An Electrophysiological Study of Infants' Sensitivity to the Sound Patterns of English Speech The study explores 10- to 11-month-old infants' sensitivity to the phonological characteristics of their native language. Event-related potentials (ERPs) were obtained for tones that were superimposed on two versions of a story: an Unmodified version containing normal English function morphemes, and a Modified version in which the prosodic and segmental ... Research Article
Research Article  |   August 01, 1998
An Electrophysiological Study of Infants' Sensitivity to the Sound Patterns of English Speech
 
Author Affiliations & Notes
  • Valerie L. Shafer
    Hofstra University Hempstead, NY
  • David W. Shucard
    State University of New York at Buffalo
  • Janet L. Shucard
    State University of New York at Buffalo
  • LouAnn Gerken
    University of Arizona Tucson
  • Contact author: Valerie L. Shafer, Department of Speech-Language-Hearing Sciences, 106 Davison Hall, Hofstra University, Hempstead, NY 11550.
Article Information
Hearing & Speech Perception / Acoustics / Speech, Voice & Prosody / Language / Research Articles
Research Article   |   August 01, 1998
An Electrophysiological Study of Infants' Sensitivity to the Sound Patterns of English Speech
Journal of Speech, Language, and Hearing Research, August 1998, Vol. 41, 874-886. doi:10.1044/jslhr.4104.874
History: Received November 15, 1996 , Accepted October 21, 1997
 
Journal of Speech, Language, and Hearing Research, August 1998, Vol. 41, 874-886. doi:10.1044/jslhr.4104.874
History: Received November 15, 1996; Accepted October 21, 1997

The study explores 10- to 11-month-old infants' sensitivity to the phonological characteristics of their native language. Event-related potentials (ERPs) were obtained for tones that were superimposed on two versions of a story: an Unmodified version containing normal English function morphemes, and a Modified version in which the prosodic and segmental properties of a subset of function morphemes were changed to make them atypical. The 11-month-olds exhibited significantly lower amplitude ERPs to the tones during the Modified story than to the Unmodified story, whereas the 10-month-olds showed no differences. These results suggest that the 11-month-olds discriminated the two versions of the story based on their representations of the phonological properties of English. Further, the tone-probe ERP method can successfully be used to study the development of speech perception in the pre-linguistic infant.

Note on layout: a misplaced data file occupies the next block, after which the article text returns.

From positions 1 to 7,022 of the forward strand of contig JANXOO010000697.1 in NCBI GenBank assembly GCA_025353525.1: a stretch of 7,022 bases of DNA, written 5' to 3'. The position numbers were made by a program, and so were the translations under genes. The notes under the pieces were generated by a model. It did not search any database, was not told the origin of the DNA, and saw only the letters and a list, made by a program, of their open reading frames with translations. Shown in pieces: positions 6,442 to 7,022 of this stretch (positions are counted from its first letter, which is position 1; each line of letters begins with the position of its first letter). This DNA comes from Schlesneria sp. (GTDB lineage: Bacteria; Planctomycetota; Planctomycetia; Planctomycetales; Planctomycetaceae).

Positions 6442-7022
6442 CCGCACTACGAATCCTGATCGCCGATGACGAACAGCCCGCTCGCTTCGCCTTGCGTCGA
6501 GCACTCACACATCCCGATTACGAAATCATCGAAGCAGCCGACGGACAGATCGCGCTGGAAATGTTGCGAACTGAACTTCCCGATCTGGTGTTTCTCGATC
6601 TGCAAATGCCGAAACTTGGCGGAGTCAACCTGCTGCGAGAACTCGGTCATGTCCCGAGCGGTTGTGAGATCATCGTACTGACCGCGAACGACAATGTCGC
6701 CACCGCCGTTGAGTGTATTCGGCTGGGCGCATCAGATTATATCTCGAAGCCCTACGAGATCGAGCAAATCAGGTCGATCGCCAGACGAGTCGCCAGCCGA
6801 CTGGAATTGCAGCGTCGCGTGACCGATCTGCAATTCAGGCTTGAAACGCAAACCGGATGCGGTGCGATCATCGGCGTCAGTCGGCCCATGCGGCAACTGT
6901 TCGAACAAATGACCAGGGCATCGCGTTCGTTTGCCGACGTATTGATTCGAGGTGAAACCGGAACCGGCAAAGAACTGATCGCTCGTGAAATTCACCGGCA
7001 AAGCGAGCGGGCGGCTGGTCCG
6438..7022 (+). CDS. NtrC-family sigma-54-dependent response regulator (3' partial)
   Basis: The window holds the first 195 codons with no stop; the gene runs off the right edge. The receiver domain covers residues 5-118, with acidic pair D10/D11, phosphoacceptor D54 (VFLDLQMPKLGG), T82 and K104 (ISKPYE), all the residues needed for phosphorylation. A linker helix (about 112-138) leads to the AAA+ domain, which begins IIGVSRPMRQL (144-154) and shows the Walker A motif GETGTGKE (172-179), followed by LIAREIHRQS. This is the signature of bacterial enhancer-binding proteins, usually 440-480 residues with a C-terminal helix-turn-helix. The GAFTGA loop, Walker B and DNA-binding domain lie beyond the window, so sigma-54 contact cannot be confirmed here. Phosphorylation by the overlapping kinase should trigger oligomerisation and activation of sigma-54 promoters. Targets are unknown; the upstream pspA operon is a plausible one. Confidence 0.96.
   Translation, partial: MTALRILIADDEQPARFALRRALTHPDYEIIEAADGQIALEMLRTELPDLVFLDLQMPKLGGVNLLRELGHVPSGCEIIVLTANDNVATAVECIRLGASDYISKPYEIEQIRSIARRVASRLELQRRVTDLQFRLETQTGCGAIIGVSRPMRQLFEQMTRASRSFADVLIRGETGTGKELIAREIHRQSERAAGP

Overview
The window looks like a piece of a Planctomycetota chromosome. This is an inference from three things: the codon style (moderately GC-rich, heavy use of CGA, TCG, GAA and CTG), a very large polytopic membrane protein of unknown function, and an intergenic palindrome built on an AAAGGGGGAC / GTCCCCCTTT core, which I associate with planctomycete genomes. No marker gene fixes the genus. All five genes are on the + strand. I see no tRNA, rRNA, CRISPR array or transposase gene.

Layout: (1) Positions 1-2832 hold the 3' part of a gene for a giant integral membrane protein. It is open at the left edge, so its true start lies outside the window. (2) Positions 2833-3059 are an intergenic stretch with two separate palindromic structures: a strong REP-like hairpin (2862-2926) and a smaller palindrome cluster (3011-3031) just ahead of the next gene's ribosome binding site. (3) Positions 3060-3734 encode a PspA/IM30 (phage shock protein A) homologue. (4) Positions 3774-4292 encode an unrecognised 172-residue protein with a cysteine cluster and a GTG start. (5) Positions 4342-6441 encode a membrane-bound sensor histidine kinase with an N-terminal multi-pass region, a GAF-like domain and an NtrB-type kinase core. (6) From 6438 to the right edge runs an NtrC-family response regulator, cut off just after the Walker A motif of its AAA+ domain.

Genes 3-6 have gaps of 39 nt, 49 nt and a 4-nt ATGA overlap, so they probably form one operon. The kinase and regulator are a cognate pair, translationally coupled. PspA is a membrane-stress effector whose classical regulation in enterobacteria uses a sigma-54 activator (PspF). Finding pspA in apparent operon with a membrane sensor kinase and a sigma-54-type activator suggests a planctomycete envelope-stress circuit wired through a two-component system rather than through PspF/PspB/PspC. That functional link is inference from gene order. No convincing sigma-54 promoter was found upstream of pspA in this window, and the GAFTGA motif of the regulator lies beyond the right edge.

Acknowledgments
This research was supported in part by a Center Award from the Center for Cognitive Science, SUNY at Buffalo, to support the first author; by the Department of Neurology Research fund during the period in which the experiment was conducted; and by Public Health Service Grant NIDCD T32DC00039 to support the first author at The Graduate School and University Center, CUNY. The experiment was carried out at the Department of Neurology, Division of Developmental and Behavioral Neurosciences, SUNY at Buffalo School of Medicine and Biomedical Sciences. Some of the results of this manuscript were presented at the Boston University Conference on Language Development, November, 1992, and the Society for Neuroscience Meetings, November, 1992.
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